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Limits and possibilities of consumer information through product labelling

Products can/could tell us a lot – for example about the environment- or health-related effects of certain product features in production, use or disposal. Various instruments have been developed which provide information about products (and services) in order to make certain product features identifiable which are usually concealed from the consumer.

As a rule, product information serves the aim of protecting public welfare as well as socio-ethical, ecological or health goals. Instruments for providing product information are thus regarded as an exemplary means of communication along the chain of protagonists. Although product labelling already has a long tradition, there has been virtually no systematic research into its effectiveness.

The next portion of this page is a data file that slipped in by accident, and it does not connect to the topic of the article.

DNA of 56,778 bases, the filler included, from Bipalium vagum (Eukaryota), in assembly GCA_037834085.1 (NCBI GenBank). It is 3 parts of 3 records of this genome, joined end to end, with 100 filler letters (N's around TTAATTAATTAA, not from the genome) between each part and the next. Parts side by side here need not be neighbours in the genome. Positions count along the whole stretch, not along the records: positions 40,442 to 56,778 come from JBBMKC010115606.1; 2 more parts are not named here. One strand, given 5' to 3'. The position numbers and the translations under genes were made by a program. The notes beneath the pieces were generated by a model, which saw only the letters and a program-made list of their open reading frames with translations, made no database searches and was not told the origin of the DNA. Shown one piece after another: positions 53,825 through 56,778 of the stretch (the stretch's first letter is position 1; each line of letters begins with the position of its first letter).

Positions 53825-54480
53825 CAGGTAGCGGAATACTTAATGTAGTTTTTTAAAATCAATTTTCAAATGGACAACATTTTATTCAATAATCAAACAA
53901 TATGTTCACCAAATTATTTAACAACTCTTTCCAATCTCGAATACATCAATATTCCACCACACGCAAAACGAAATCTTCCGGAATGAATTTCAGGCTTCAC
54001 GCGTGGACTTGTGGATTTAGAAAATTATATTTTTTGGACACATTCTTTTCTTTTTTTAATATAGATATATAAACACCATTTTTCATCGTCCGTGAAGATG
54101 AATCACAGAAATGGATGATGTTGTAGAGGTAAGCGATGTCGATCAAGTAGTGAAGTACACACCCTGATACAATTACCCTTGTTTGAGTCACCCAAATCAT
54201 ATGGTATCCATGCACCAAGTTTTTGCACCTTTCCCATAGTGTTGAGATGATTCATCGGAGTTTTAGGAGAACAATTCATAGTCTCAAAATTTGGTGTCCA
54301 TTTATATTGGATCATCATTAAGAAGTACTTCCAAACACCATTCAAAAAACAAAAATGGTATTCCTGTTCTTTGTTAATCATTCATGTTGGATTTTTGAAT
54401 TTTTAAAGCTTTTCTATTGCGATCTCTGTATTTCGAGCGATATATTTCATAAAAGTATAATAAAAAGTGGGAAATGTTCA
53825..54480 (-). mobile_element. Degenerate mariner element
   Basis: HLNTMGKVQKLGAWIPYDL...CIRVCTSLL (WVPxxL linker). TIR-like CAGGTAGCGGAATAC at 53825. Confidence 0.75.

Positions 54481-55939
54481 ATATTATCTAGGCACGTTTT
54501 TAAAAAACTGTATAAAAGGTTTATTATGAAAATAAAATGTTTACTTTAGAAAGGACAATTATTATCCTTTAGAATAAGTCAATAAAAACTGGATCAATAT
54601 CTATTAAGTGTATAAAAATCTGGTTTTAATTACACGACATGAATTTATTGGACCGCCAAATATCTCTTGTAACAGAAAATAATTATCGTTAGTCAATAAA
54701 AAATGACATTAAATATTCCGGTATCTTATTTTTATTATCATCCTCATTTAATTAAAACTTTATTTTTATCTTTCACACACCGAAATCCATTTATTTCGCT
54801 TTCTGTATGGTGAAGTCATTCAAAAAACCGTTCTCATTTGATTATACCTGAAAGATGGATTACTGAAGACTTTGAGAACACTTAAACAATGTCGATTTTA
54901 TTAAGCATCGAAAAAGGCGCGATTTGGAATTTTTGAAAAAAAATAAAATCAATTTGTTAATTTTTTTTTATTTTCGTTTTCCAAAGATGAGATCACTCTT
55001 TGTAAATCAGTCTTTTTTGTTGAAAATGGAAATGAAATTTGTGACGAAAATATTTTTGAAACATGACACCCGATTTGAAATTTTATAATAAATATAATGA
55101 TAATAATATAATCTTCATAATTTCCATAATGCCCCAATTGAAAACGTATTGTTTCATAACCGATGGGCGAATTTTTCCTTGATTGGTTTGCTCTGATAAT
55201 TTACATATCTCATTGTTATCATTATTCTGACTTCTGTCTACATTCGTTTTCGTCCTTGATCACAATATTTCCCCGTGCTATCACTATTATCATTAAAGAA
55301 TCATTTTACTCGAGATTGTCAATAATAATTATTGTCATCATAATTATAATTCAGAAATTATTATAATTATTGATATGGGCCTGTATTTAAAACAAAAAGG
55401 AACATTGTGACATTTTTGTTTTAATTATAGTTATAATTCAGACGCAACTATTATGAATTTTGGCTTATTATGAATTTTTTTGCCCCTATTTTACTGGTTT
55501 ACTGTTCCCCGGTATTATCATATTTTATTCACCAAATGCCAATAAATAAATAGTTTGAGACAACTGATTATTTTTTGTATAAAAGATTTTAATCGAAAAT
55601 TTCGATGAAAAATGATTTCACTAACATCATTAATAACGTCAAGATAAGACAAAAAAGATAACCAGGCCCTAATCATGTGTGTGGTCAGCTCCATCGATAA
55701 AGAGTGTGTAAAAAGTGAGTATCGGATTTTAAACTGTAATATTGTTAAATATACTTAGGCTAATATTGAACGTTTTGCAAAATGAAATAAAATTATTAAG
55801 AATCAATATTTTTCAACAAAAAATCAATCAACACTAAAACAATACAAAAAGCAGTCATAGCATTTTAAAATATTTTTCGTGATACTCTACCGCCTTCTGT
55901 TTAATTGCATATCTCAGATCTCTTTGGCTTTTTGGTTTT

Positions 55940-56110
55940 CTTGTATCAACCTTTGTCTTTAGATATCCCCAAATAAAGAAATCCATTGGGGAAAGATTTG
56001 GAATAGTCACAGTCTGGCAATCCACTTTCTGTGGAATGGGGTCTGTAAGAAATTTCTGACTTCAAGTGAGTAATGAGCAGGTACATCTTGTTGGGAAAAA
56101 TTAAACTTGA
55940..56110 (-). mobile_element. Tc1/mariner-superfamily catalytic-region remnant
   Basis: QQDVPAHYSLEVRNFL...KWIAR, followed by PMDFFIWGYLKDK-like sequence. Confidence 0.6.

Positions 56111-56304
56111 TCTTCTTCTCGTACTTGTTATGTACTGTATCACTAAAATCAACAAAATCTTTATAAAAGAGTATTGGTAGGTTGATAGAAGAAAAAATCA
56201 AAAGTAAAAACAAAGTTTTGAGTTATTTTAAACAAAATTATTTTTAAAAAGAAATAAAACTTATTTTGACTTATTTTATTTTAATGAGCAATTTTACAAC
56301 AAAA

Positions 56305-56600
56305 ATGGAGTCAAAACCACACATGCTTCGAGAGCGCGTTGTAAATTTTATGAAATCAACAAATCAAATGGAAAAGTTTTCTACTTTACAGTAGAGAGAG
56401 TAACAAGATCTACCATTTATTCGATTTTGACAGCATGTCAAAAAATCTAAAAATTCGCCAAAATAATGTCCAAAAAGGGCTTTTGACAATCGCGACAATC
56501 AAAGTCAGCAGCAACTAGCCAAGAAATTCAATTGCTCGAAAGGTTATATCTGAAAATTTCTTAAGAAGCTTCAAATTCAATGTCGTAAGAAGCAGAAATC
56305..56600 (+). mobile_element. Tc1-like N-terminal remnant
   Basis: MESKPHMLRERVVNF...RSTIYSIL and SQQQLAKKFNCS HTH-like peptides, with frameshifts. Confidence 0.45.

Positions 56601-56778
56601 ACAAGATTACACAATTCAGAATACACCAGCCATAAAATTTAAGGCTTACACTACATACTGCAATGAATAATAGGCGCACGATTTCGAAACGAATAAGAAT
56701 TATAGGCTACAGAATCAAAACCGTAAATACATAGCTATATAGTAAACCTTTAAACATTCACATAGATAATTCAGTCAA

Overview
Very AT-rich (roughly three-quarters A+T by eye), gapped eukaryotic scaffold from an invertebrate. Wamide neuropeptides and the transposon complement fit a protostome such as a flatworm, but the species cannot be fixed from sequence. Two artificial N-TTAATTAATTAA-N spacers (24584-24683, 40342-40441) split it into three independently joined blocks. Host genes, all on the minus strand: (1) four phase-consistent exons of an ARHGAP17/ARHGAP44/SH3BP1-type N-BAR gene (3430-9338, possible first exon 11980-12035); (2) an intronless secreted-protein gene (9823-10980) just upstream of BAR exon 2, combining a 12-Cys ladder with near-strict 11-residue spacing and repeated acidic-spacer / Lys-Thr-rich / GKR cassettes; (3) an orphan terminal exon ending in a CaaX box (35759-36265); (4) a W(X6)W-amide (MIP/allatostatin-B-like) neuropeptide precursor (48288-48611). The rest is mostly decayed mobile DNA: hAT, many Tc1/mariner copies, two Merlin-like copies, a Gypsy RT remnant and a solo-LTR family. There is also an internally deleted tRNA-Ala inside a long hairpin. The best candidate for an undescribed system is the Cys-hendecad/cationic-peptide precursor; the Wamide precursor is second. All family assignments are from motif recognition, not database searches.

What do we mean by the effectiveness of product labelling and how can this be operationalised? What influence do warning symbols have on user behaviour and when are they particularly effective? What incentive effect do environmental labels have on purchasing behaviour? And what target groups can be reached by them in particular? The task of the research project is to provide answers to these questions on the basis of a study of relevant literature.